The anxiety generated by the mobile phone and the risk of dependency

There are many causes of anxiety and little by little we are learning about all the reasons that can increase our anxiety, however strange they may be. This is the case of the mobile  or cell phone, depending on where in the world you use it. This little device, which was created as a way to communicate with others, is today one of the major causes of anxiety disorders.

What do we use the mobile phone for?

If the arrival of the mobile phone meant a radical change in social relationships, the arrival of the smartphone is bringing about a revolution at work, social, family and sentimental levels. There is not a single area of ​​life that escapes the smartphone effect, since we can  find applications for everything, from following a diet to cheering us up for the day.

And we cannot deny the dependency that this mobile phone generates and to what extent it has interfered in our lives in a way that, whether we like it or not, we will no longer be able to stop. We depend on the smartphone to meet friends, to receive work emails (even if it’s not working hours), to flirt with that guy we met over the weekend, to keep an eye on our boyfriend and even to notify our mother when we’re going to go visit her.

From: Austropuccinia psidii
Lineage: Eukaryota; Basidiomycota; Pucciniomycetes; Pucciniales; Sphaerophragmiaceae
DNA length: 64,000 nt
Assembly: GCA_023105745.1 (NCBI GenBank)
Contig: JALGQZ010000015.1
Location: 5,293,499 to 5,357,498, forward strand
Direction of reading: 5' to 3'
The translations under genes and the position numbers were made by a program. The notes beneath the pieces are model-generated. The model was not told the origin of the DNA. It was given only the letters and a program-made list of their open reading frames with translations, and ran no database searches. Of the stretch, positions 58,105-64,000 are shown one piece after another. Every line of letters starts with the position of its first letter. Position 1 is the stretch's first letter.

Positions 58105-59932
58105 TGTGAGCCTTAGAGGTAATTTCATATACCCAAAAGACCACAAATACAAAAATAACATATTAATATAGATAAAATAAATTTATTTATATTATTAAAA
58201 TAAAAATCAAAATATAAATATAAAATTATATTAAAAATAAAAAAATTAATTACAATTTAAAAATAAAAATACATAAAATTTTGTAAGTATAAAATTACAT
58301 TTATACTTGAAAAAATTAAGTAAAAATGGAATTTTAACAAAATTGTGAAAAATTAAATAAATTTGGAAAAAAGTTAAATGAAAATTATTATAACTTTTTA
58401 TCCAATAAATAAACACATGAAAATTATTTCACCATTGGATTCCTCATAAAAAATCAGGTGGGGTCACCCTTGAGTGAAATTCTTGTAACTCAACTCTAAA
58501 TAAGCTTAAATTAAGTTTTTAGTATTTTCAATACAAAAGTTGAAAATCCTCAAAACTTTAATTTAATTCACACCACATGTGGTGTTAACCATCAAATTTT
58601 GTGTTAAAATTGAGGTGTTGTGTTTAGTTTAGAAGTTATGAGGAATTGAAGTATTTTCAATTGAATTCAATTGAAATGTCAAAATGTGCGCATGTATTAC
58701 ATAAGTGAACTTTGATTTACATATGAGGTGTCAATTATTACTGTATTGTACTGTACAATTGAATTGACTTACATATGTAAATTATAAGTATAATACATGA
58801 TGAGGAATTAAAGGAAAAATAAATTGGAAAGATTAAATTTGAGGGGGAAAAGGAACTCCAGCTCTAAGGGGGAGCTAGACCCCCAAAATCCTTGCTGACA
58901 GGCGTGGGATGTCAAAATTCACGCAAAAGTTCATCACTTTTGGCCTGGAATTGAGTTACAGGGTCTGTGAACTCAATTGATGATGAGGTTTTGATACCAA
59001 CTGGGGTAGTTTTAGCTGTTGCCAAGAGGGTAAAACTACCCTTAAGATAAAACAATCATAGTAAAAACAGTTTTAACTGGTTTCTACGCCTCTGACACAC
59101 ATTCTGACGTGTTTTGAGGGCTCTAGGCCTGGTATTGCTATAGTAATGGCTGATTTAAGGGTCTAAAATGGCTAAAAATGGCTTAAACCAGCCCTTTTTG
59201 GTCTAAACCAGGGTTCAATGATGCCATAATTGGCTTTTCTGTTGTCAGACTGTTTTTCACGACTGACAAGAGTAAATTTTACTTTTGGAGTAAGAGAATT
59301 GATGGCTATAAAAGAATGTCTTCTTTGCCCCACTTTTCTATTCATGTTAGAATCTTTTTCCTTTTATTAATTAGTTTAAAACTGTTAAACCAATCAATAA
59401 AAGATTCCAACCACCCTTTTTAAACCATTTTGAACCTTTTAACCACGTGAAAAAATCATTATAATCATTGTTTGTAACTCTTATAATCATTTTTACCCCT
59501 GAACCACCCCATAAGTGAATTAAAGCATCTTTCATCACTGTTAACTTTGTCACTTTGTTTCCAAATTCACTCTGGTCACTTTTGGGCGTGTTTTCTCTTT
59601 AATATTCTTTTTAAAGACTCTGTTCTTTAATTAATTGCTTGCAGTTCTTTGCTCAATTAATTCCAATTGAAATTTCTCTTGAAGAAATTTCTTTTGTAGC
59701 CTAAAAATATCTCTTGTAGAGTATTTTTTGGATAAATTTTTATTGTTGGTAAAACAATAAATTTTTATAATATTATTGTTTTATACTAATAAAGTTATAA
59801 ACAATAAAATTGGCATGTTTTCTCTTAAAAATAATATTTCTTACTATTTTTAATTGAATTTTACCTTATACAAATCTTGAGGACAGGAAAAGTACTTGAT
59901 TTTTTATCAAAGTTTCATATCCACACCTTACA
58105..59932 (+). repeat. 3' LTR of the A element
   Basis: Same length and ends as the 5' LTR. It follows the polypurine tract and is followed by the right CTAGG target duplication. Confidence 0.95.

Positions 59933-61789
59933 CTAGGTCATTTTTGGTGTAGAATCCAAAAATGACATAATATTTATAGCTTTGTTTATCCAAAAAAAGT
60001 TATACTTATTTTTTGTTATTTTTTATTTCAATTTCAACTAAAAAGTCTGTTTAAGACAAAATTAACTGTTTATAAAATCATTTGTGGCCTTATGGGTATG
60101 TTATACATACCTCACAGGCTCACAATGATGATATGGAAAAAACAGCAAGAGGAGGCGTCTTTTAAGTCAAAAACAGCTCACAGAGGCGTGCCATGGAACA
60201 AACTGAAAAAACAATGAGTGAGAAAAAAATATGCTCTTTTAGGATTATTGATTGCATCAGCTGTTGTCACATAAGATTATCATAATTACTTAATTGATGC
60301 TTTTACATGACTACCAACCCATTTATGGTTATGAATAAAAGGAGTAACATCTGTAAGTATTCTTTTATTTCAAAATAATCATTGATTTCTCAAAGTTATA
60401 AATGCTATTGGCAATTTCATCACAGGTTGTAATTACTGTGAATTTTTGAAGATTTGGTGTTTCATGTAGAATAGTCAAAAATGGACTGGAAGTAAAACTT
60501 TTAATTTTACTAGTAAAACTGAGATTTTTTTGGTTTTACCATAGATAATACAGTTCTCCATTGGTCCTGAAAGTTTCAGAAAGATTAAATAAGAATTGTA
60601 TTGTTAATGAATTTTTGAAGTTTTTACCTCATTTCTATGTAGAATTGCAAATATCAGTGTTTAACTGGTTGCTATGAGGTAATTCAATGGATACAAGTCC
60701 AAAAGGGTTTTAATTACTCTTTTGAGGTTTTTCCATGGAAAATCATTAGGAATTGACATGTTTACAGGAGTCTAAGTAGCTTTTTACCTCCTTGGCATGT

We also use our mobile phones to check Facebook, write a Tweet or upload a photo to Instagram that shows how much fun we are having. GPS is very useful for when we can’t find a street and the games are perfect when we have to wait three minutes for the next train. This is how we are glued to the mobile phone all day. And that we have not even wanted to mention What Sapp.

Mobile phone jitters

“I just want my mobile to call and have they called me.” It is one of the phrases that can still be heard today about mobile phones, pronounced by those outsiders, who rebel against new technologies. We, more moderate, have always thought that technological advances are there to be used and enjoyed, but not to harm us.

And it is that this dependency generated by the mobile phone can become an emotional disorder in the form of nomophobia, which is neither more nor less that terror that invades you when you think that you have left your mobile at home or that you have lost it. Less terror, but restlessness and anguish is what some people feel when they are at a social event and realize that they do not have coverage. How many What Sapp are missing?

Being in permanent contact with others generates anxiety and nervousness, the same as waiting for a response to a What Sapp, a message or a call. Although when the phone is most harmful to our anxiety it is at night. Some people sleep glued to their smartphones, checking their accounts on social networks or chatting on What Sapp with three people at the same time. And it is that at night, the mobile phone is a safe bet for insomnia.

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